The globe could begin to see a “significant shift away from China” as the world reevaluates its business ties with the regime in the aftermath of the Russia-Ukraine war, according to economic analyst Christopher Balding.

Balding—a senior fellow at the Henry Jackson Society, a UK trans-Atlantic foreign policy think tank, who specializes in Chinese economy and technology—made the suggestion after the head of BlackRock, the world’s biggest asset manager, said the Russian invasion has marked the end of globalization, with nations and companies launching an economic war against Russia, and more generally, reconsidering their dependency on other nations.

And if they do, one obvious nation would be China, said Balding.

“Now people are absolutely in the back of their mind thinking of what happens if China starts killing people in Xinjiang, what happens if they impose a naval blockade around Taiwan? And there’s all kinds of scenarios at play there,” he said in an interview with NTD, sister media of The Epoch Times.

“All of a sudden, people are going: ‘Wait a minute, this would mean my supply chain in China, my business dealings with a university in China’ … And people are already looking at the degree of support that Russia is receiving from China and asking a lot of uncomfortable questions about China,” he continued. “And I think if you take China out of that question, that’s basically going to be a monumental shift in global politics and economics.”

The COVID-19 pandemic that first erupted from China two years ago has thrust a spotlight on the world’s dependence on China to manufacture much-needed supplies, from pharmaceuticals to critical minerals and medical equipment.

Wuhan International Container Co., Ltd (WIT) Resumed Production
A worker transports and handles boxes with masks for export at Yangluo container port on the Yangtze River in Wuhan, Hubei Province, China, on April 12, 2020. (Getty Images)

Outrage over China’s repressive campaign in Xinjiang, Hong Kong, and elsewhere has also spurred calls—from both activists and Western officials—for international businesses to unplug from China.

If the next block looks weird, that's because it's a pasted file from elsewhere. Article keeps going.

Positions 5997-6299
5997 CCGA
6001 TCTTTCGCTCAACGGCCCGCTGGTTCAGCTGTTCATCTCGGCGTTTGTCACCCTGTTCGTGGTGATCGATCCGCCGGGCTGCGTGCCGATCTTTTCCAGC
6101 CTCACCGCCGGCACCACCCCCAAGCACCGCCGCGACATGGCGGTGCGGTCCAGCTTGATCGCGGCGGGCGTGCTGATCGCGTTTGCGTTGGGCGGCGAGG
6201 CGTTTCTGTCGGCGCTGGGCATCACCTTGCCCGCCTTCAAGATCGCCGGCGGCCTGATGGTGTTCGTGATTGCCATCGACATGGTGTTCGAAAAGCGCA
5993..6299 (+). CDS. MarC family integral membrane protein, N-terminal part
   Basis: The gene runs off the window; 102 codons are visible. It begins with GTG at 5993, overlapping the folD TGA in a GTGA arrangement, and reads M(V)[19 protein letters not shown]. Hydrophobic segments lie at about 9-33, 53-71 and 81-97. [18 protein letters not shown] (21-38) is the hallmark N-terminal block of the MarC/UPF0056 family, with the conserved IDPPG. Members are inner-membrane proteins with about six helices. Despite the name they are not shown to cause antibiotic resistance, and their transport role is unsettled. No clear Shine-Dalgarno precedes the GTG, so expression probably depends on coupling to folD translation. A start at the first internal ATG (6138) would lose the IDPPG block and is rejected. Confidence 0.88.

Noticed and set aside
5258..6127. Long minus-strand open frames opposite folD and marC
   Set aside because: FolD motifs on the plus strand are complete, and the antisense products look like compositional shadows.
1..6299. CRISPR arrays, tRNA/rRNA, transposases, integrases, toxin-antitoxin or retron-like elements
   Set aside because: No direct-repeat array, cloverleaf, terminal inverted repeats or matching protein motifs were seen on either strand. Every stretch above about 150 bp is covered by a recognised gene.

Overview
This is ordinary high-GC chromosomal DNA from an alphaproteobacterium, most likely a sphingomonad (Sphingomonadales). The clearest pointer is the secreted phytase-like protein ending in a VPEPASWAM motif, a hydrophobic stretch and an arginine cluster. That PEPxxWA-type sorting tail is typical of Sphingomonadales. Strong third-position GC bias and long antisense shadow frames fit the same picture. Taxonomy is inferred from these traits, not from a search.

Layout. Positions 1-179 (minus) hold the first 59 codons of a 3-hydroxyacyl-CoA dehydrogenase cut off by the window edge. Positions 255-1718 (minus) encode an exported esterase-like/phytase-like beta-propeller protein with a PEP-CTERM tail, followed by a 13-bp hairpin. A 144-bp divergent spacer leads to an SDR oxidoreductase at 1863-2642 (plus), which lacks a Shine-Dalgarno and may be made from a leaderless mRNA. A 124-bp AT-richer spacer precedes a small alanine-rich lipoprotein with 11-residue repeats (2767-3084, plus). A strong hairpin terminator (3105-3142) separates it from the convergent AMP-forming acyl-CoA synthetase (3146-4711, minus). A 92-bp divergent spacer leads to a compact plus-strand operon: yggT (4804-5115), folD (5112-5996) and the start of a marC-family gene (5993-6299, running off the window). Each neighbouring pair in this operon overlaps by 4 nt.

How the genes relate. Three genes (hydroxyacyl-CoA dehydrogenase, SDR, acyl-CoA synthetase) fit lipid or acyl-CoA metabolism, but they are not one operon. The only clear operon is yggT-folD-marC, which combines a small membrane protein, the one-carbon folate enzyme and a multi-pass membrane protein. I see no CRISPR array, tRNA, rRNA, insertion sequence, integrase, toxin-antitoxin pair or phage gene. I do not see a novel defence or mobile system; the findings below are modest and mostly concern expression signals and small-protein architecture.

On March 17, Sen. Rick Scott (R-Fla.) sent an open letter to business leaders commending them for ceasing operations in Russia and urged them to replicate their approach with respect to China, highlighting the risk of Beijing following Russia’s suit and invading self-ruled Taiwan, as well as the regime’s human rights abuses.

“No respectable organization in the United States should be doing business with a murderous regime. Every dollar spent in communist China supports its economy and Xi’s genocidal government,” the senator said, referring to Chinese leader Xi Jinping. “It is time to place human rights and democracy above profits.”

Rep. Diana Harshbarger (R-Tenn.) saw ending manufacturing reliance on China as a national security issue.

“China is an adversarial nation, and we’re relying on them for 90 percent of our medications or active pharmaceutical ingredients and our finished products,” she told NTD in a recent interview. “We need to make those things in America or use our allies.”

China’s recent mass lockdowns over the spike in COVID-19 cases have again renewed worldwide concerns of supply chain disruptions.

Global crises such as the pandemic have made reshoring the supply chain back home all the more urgent, the lawmaker said.

“If the pandemic rises, or another one [comes along], are we going to be self-sufficient?” she added.


China Reporter

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Eva Fu is a New York-based writer for The Epoch Times focusing on U.S.-China relations, religious freedom, and human rights. Contact Eva at [email protected]